Featured Blog Post

The Sea Otters See Change

By Seth Heller

In our previous installment, we examined the basics of life as a sea otter. Now we explore the history of the species, including their brush with extinction at the hands of the international fur trade and slow recovery.

Welcome Back, Otter

By Seth Heller

The Day After Delisting

As you’ve heard by now, Oregon wildlife officials voted last night to strip state Endangered Species Act protections from Oregon's wolves. If you have read previous Wolf Pack emails on this process, you know that this decision was coming and exactly what we were expecting.

The Myth of Replanting: 5 Ways Oregon’s Laws Destroy Forests

Here in Oregon, a little less than half of the land is forested. Almost all of that forestland is owned either by private timber companies, the State of Oregon, or a federal agency such as the U.S. Forest Service, or the Bureau of Land Management. In Western Oregon, there are two very different sets of rules that these forestland owners follow. Most federal lands are governed by the Northwest Forest Plan; State and private lands, however, are governed by the Oregon Forest Practices Act, or the OFPA.

Love the Forest? Save the Fisher.

By Seth Heller

Fisher cat – polecat – pekan – martes pennanti – woolang. The pacific fisher’s abundance of monikers contrasts their slim existence in Oregon. Despite an alarmingly low presence in the Oregon wild, the pacific fisher remains stubbornly labeled a species of ‘least concern’. Given the incredible rate of poisoning due to illegal marijuana growers, it’s a title that should give pause to conservationists throughout the Pacific Northwest.

30,000 Cheers for Crater Lake!

As we approach the 2016 Presidential election, we're hearing a lot about public lands and the best use for them. Everything from drilling in the arctic wildlife refuges to privatizing and selling off public lands for development have been proposed. While public lands have always had their detractors, this minority has become much more vocal in recent years, and their attacks on public lands have increasingly drawn the attention and support of national politicians.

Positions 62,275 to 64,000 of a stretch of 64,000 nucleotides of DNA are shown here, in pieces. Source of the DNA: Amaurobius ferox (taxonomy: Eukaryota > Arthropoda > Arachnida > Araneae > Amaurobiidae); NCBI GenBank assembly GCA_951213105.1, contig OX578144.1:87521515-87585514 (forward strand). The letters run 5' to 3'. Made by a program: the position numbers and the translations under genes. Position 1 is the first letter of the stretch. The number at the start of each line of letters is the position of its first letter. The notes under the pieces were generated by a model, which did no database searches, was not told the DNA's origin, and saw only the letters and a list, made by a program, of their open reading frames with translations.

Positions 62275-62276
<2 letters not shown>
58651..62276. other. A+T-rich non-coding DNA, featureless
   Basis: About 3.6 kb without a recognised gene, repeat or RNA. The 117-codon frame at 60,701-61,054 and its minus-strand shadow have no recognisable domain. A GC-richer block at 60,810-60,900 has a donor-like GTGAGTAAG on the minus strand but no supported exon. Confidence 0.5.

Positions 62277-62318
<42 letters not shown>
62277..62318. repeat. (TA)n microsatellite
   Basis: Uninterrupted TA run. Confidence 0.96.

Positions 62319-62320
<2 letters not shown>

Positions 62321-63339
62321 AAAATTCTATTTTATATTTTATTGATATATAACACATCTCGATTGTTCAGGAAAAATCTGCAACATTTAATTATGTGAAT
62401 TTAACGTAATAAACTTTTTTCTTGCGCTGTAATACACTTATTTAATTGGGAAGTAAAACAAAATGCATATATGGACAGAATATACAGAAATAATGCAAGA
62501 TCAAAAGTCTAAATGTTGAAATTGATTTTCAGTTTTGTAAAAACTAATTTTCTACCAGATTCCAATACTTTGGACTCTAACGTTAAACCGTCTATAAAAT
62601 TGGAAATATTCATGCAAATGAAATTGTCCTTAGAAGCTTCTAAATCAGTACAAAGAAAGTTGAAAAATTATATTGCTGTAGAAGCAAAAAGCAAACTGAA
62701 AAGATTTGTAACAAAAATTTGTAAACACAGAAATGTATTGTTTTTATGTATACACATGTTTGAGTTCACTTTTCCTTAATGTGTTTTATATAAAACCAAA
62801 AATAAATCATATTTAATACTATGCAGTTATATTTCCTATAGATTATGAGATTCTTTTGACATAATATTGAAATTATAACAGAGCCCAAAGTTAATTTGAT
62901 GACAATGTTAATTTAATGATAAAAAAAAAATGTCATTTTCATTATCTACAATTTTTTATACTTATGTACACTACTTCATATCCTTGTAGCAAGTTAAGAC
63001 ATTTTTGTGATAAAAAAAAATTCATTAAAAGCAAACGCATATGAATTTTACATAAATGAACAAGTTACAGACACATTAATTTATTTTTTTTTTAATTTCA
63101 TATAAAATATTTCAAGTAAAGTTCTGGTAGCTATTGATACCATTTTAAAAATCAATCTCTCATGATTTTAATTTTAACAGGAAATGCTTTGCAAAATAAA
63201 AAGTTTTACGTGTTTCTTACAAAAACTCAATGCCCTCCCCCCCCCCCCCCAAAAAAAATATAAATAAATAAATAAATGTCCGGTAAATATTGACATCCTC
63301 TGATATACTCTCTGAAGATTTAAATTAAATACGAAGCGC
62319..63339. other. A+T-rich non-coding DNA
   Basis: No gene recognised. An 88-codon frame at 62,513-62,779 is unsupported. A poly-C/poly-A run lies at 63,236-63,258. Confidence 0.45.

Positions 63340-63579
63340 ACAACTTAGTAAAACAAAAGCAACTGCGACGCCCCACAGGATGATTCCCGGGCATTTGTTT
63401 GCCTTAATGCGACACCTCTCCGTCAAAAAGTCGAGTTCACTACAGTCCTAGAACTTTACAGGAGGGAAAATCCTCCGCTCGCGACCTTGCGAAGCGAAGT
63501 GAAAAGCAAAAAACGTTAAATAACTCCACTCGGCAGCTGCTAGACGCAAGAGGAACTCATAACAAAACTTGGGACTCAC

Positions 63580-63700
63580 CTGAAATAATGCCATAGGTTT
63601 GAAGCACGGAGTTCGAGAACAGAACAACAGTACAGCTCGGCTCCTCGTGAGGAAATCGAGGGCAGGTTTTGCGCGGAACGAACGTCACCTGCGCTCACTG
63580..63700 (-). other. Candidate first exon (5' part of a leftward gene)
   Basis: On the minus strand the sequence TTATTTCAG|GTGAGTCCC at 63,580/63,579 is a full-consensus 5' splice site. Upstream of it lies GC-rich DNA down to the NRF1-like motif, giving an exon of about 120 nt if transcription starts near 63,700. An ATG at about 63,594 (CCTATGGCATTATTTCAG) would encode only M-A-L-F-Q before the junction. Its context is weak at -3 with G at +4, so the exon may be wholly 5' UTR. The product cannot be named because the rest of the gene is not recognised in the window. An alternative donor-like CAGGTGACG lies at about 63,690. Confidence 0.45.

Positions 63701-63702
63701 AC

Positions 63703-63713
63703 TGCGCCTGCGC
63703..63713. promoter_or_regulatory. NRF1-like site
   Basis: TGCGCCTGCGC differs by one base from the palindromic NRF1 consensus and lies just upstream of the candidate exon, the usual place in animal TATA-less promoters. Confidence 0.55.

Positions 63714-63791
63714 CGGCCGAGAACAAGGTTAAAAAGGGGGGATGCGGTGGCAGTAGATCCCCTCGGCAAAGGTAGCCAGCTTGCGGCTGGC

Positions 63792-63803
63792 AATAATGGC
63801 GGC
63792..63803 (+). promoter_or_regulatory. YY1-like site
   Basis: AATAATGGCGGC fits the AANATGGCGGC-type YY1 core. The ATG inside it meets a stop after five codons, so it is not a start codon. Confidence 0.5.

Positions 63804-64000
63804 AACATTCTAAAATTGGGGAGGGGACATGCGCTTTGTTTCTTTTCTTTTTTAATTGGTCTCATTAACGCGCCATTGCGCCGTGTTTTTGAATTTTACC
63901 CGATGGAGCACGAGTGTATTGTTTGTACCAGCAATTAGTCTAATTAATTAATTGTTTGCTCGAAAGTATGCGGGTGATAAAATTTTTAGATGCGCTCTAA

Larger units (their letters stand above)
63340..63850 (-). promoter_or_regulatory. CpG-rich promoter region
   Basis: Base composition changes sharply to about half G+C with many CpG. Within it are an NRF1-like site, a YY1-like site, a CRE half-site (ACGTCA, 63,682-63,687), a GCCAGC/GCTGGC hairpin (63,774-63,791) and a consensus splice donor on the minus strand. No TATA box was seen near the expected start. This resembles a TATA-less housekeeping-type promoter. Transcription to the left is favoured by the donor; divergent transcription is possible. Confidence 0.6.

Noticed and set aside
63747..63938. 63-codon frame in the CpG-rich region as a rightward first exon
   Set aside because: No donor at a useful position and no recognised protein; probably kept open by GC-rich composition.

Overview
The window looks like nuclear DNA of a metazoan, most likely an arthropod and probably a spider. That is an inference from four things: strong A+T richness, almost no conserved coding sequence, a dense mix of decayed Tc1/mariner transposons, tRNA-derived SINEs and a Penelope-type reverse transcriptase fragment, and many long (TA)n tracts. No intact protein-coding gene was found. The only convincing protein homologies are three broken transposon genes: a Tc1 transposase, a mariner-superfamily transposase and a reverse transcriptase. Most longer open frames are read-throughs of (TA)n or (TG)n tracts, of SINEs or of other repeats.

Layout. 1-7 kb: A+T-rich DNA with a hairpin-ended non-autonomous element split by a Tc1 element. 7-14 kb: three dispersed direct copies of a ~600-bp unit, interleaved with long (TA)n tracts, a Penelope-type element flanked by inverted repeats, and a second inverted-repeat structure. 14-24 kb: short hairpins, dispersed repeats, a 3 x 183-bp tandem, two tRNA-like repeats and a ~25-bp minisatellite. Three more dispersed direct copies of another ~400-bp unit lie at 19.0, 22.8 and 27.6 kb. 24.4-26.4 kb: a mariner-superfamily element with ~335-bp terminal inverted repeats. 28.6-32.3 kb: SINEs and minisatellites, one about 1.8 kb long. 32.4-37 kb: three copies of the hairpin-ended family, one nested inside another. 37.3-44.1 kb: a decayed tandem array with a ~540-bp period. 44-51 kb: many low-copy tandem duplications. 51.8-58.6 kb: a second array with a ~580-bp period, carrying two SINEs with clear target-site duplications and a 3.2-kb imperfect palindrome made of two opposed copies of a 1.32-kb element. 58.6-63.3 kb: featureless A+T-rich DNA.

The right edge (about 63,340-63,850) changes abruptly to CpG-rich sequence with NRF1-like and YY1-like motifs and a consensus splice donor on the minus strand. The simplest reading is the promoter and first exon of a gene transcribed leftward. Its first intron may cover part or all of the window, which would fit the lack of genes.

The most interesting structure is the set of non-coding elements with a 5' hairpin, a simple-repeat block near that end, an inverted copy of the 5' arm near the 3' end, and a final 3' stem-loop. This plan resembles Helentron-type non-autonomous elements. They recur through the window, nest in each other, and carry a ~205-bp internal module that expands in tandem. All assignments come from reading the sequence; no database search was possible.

Speaking for the Trees

Last week Oregon Wild hosted its first ever forest management film festival at the Bijou Art Cinema in Eugene. With the help of organizations like the Sierra Club, Pacific Rivers Council and Forest Service Employees for Environmental Ethics we filled the cinema with forest lovers. This successful event brought people from all walks of life, and all across Oregon to listen to the stories told by our three featured films.

Google on my back: Trekker helps Oregon Wild advocate for backyard forests

Today, Oregon Wild announced the publication of new trail images on Google Maps, in partnership with the technology company. With the help of some other staff and volunteers, I "collected" these images earlier this summer - possibly drawing a few interested double-takes from anyone who saw us out hiking with a big spherical camera system on a funny looking backpack…

Tales from Crater Lake Wild Week

By Julia Haskin


My name is Julia, and I’m a volunteer for Oregon Wild. I primarily work on the Crater Lake Wilderness campaign - the citizens-led push to add a wilderness designation inside the National Park and the lands around it. Many of the big Western parks, like Denali, North Cascades, Mount Rainier, Yosemite, and Olympic, already have wilderness designations. But Crater Lake does not.


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